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Reader Letter: Councillors can't simply do what they like over allowances

PUBLISHED: 15:49 18 March 2018 | UPDATED: 15:53 18 March 2018

Cliff Jordan. Pic: Norfolk Conservatives.

Cliff Jordan. Pic: Norfolk Conservatives.

Norfolk Conservatives

As chair of the Independent Remuneration Panel that reviewed the allowances paid to Norfolk county councillors, I was pleased that journalists at the EDP continue to hold members to account.

The panel recommended an increase of one per cent, but the councillors ignored the panel and instead gave themselves more than 10 times that amount, adding £140,000 to the budget.

In light of public disquiet over the increase, many councillors said they would refuse the increase or give the extra remuneration to charity.

County council leader Cliff Jordan publicly stated he would give his increase to charity. Yet, despite requests from journalists for transparency in the matter, he refused to respond to questions over what he had done with his increase.

Further, he advised councillors not to respond either, suggesting the journalists’ questions were a “witch hunt”.

Public service comes with responsibility. The seven principles of the Nolan Committee report on standards in public life are: selflessness, integrity, objectivity, accountability, openness, honesty and leadership.

When Mr Jordan spoke to the independent remuneration panel he rightly pointed out that allowances paid to Norfolk councillors were lower than many - but not all - other councils of similar size and rurality.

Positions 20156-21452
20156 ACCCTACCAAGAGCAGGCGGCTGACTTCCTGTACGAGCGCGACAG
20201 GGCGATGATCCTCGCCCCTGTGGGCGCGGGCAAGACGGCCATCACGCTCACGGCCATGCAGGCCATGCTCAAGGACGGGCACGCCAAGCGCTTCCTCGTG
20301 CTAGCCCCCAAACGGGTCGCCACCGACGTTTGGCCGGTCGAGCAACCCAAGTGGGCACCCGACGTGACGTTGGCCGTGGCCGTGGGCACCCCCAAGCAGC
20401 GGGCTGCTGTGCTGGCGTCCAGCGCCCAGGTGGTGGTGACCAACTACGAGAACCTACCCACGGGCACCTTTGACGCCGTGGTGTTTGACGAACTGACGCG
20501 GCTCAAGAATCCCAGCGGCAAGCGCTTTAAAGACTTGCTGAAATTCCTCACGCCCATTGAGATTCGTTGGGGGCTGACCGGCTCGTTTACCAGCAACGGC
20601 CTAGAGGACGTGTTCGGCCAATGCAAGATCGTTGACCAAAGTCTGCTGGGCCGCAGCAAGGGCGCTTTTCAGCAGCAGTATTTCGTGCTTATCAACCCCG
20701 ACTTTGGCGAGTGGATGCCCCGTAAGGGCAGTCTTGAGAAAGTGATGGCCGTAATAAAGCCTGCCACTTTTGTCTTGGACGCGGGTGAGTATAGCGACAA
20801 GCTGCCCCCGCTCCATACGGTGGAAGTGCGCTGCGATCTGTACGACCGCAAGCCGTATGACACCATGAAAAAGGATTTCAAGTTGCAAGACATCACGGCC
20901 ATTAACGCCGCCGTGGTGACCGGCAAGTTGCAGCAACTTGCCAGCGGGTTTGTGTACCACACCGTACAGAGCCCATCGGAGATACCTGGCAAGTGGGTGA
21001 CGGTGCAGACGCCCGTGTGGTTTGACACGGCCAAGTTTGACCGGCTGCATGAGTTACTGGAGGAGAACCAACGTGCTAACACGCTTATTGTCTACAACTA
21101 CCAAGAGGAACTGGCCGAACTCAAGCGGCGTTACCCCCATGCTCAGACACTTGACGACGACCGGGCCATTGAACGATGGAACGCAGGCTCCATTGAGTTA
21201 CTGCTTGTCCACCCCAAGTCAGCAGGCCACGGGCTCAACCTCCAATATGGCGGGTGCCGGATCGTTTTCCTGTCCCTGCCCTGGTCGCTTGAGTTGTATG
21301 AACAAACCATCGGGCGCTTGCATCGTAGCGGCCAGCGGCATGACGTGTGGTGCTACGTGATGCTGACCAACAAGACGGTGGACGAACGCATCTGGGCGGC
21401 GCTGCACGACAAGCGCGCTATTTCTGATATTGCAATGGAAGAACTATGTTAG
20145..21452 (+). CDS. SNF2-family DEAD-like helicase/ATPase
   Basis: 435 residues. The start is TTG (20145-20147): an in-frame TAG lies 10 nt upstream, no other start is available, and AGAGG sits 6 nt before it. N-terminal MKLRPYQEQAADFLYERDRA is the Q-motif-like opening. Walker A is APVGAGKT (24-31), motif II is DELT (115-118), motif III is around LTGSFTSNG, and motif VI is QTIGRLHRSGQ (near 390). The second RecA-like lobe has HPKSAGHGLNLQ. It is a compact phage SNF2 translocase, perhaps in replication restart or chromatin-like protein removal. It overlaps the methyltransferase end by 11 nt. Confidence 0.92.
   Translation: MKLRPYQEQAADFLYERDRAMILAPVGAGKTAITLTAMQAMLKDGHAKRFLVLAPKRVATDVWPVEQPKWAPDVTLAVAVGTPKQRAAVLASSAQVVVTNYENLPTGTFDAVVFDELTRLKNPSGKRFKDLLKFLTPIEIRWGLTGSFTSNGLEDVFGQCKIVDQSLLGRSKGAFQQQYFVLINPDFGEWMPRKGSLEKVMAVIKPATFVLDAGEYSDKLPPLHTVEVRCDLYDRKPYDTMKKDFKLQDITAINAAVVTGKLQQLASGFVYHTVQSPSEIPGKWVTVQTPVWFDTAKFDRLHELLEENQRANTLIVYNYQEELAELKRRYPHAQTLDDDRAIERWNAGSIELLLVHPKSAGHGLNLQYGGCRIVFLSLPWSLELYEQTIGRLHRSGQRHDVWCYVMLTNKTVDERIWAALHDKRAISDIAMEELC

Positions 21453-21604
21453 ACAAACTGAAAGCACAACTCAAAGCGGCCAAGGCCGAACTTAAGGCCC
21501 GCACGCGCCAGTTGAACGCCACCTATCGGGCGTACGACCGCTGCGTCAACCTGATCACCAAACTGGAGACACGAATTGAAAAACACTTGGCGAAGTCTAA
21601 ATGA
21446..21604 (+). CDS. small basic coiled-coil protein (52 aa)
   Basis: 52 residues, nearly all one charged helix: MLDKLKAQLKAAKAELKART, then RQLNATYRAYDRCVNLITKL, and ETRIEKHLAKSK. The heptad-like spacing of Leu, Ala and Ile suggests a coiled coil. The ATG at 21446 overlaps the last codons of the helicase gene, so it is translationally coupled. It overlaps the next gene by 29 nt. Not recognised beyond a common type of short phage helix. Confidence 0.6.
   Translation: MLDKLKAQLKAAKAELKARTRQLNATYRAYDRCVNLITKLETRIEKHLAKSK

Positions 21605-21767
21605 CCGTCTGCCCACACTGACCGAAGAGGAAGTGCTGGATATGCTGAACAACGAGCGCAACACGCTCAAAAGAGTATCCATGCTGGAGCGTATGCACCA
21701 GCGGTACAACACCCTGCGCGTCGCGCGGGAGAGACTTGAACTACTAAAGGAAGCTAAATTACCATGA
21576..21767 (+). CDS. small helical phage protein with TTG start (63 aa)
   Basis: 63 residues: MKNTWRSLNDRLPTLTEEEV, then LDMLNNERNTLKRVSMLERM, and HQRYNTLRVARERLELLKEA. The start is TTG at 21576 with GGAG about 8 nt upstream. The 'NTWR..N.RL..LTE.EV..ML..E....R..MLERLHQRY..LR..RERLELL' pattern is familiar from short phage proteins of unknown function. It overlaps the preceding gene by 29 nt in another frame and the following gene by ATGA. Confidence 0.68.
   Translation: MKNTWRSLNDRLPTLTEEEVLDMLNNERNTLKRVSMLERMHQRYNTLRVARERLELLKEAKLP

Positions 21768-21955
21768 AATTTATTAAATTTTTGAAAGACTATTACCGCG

He also said that councillors were working much harder than ever before and putting in longer hours.

However, he did not produce any facts or figures to prove this point. It was anecdotal evidence.The panel took account of the fact that later this year Norfolk County Council would go back to the “cabinet system” of local government, where the workload of rank and file councillors would change significantly.

In past years the county had operated this system and there was clear evidence that the committee work for the councillors “outside the cabinet” would reduce. It was for this reason the panel felt that to increase the basic allowance now would be unwise, and create a higher ceiling that might not be justified when the new system came into operation.

The panel agreed to review the allowances after six months of the new system and collect data on which a future recommendation could be made, with regard to the basic allowance and extra responsibility payments.

It will be interesting to see what happens if the study shows that councillors on the basic allowance are doing less than at present, and whether their remuneration should be reduced.

Of course, the panel can only advise and its recommendations can be ignored - as happened this time. In truth, and in light of the Nolan principles, the panel should be given more respect and possibly greater power.

It cannot be right that councillors can simply do what they like over allowances, with no checks, balances or restraint.

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